Here is a map of Los Angeles, showing rail lines and all its annexed territory as of 1916.
The map was drawn by Homer Hamlin, a city engineer, under the supervision of one J. R. Prince, chief draftsman.
Took me a while to figure this out, but I'm dense: to zoom in on the map you must click on one of the zoom in/zoom out buttons at the bottom, and then click on the map itself. It will get bigger...like magic.
The city's 1850 boundaries are shown in the center, and every annexation of land up through 1916 are noted and dated. Did you know that until 1896, the city limits stopped at Hoover and extended no further west? Or that until the Shoestring Strip was added in 1906, the city's southern boundary was Santa Barbara (MLK) Blvd., or, for a few blocks, Slauson?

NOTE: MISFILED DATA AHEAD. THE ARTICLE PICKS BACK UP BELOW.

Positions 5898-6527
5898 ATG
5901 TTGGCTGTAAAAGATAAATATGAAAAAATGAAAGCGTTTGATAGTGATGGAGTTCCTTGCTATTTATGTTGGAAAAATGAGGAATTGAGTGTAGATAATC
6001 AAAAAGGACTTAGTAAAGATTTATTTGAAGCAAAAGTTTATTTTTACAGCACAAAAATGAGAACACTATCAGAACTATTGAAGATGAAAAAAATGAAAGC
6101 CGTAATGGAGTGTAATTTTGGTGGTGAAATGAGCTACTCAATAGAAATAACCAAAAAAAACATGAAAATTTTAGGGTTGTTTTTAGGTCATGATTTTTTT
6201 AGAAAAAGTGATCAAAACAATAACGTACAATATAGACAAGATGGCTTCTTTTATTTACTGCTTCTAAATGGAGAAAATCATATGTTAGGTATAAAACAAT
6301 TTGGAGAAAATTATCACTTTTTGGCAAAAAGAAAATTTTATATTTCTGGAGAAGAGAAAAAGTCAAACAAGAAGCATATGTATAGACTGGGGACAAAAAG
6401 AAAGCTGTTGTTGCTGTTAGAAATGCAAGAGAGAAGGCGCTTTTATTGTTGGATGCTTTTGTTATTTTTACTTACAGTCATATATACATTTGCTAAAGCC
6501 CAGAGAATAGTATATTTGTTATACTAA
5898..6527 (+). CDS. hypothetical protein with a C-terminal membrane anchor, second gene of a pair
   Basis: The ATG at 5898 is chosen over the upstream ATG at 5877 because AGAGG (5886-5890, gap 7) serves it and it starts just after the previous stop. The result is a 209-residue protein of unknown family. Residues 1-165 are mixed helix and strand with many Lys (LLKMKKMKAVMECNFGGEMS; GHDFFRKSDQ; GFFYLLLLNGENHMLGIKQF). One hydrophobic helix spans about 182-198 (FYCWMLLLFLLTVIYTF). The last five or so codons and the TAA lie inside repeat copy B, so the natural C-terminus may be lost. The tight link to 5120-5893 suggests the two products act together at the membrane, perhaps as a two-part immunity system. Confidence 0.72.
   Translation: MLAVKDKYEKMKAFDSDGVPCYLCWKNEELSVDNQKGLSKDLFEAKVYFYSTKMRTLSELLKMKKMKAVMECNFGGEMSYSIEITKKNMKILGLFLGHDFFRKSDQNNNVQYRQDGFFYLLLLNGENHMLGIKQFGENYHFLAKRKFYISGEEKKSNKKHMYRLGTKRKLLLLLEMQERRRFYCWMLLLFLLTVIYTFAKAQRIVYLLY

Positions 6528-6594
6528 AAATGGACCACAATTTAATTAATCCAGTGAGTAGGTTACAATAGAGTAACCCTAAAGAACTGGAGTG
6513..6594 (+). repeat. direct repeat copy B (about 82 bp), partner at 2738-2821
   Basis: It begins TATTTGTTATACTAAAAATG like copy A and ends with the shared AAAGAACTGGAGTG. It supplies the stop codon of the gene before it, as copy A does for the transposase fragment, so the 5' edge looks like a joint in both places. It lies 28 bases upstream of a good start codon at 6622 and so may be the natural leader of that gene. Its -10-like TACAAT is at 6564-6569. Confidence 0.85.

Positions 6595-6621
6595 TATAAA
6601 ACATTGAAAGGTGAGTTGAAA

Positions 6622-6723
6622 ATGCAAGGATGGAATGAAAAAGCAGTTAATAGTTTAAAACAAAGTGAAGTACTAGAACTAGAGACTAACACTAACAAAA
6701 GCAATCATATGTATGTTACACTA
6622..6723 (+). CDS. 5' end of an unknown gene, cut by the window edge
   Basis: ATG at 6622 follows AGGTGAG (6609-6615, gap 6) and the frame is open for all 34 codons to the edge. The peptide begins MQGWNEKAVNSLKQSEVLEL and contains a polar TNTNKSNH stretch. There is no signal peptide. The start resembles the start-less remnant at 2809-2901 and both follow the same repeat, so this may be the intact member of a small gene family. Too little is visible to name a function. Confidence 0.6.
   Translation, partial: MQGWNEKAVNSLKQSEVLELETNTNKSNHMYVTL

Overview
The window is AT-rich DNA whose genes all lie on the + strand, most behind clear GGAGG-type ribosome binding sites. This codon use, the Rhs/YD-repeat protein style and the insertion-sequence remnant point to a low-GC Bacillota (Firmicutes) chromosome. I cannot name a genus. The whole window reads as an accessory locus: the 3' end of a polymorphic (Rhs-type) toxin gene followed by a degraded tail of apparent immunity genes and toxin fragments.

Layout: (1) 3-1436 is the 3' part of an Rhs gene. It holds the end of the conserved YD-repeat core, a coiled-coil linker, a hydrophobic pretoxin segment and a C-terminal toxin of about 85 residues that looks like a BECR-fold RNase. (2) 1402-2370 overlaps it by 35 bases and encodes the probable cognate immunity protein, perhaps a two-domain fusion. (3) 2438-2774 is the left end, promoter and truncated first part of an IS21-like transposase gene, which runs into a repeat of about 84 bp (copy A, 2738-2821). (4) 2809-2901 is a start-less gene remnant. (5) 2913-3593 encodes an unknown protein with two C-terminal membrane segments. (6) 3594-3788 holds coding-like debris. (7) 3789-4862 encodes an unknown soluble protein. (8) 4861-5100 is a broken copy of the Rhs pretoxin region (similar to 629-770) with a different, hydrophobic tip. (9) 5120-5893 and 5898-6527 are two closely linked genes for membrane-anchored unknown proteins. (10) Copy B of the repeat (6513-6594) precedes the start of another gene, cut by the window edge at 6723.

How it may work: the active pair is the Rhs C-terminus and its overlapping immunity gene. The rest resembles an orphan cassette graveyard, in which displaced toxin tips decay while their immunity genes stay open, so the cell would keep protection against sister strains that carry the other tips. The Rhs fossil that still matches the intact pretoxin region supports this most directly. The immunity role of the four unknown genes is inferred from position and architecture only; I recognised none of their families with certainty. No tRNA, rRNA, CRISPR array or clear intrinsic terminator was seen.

The map is part of the American Memory project of the Library of Congress. They have an online exhibit titled "Los Angeles Mapped" which shows all sorts of beautiful, zoomable, old maps.